You can tell whether somebody is a well-mannered person by observing if they know when to keep their mouth shut. In life there are situations when saying nothing is totally out of place, yet there may be equally many circumstances in which the ability to hold one’s tongue and resisting the temptation to speak one’s mind is appreciated. Usually one can point up their good behaviour if they hold back from either commenting or from asking questions. In the context of the former, it is enough to remind that in embarrassing situations silence is golden. When it comes to the latter, over the years I have compiled a list of questions I believe should not be ask and which as a matter of principle I resist to ask.
When are you planning to have children? / When will you finally get pregnant? / And the likes.
Maybe if such question is asked by closest relatives, it does not come out as inappropriate, yet I never ask it. Firstly, because the decision whether to have children, how many and when is a couple’s business, not mine. Secondly, with plague of infertility and other disruptions thwarting millions of couples’ dreams to have a child, such questions can cause unnecessary pain. Finally, some couple are not cut up for raising children, so maybe it is better if they do not have them.
When will you finally get married? / When will you finally get engaged? / Is he going to pop the question or not? / And the likes.
Formalising a relationship definitely has some practical aspects and by tying a knot two people officially confirm they want to be together theoretically until the end of one their days. But whether people wish to have their relationship officially legalised or want it to stay informal and keep away from registry office is their business. Indeed it takes more effort to break up when you are married, but for a really determined person if they really want, they will find a way, if they do not, they will find an excuse!
When will you finally find a boyfriend / girlfriend?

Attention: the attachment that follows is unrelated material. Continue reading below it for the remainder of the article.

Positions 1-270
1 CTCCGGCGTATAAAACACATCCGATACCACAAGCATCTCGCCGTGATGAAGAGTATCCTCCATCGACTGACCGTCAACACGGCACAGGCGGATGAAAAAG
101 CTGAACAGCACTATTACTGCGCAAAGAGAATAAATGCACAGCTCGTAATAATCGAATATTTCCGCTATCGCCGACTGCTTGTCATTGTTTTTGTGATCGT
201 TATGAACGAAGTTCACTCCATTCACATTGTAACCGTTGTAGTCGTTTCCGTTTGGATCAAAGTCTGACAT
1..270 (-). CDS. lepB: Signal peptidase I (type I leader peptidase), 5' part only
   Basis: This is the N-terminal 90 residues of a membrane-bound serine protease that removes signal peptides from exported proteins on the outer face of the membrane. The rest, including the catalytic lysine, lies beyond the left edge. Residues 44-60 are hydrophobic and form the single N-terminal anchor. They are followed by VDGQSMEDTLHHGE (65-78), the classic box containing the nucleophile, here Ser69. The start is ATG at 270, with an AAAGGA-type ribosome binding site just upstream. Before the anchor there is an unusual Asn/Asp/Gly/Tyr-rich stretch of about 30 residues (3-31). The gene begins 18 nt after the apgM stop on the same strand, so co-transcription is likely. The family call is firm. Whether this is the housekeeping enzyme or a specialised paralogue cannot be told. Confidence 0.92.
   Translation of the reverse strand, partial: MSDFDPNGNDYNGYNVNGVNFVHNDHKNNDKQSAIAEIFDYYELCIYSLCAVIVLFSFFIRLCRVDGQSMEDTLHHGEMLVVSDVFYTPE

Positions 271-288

It still boggles my mind what the point in asking such questions is. Some people might prefer to be single and feel well about it. Others are out of luck in romantic relationships. There are also individuals who have been hurt once so badly that they are afraid of starting over a new relationship. At best such questions might f*ck someone up, at worst they wound.
When will you stop partying every weekend? When will you find a permanent job? When will start putting aside money? And the likes regarding lifestyle.
Unless these questions by somebody who lives under one roof with a reckless kidult or sponsors their pleasures, they are also out of place. Each human has the right to pursue happiness their own way, as long as they do not hurt nor harm others. A better way is to persuade such people to change their ways by cutting them off money or force them to become self-supporting.
When will you get a pay rise? When will you get promoted? When will you lose some weight? When will you learn (something)? And all questions pertaining to stuff that might be beyond one’s control.
What one achieves in life is a combinations of one’s ambitions, hard work, determination, but also circumstances, opportunities and skills. The three latter factors might not be dependent on an individual, since someone might lack inborn talents. Sometimes the price to pay for something might be too high. A good piece of advice seems to be to think twice whether when one being asked the question is the only one who holds his fate in his hands.
The autonomy of an individual is the value we should all cherish and stand up for. Silly or importunate questions only undermine it (but will not break it). I believe another human’s autonomy or freedom should be the main limit of one’s choices, although mature humans take heed of circumstances and other people’s feelings when they decide how to arrange their lives.
The next post is due in early February. Next weekend I am heading to the south-western edge of Europe to take a break from the winter!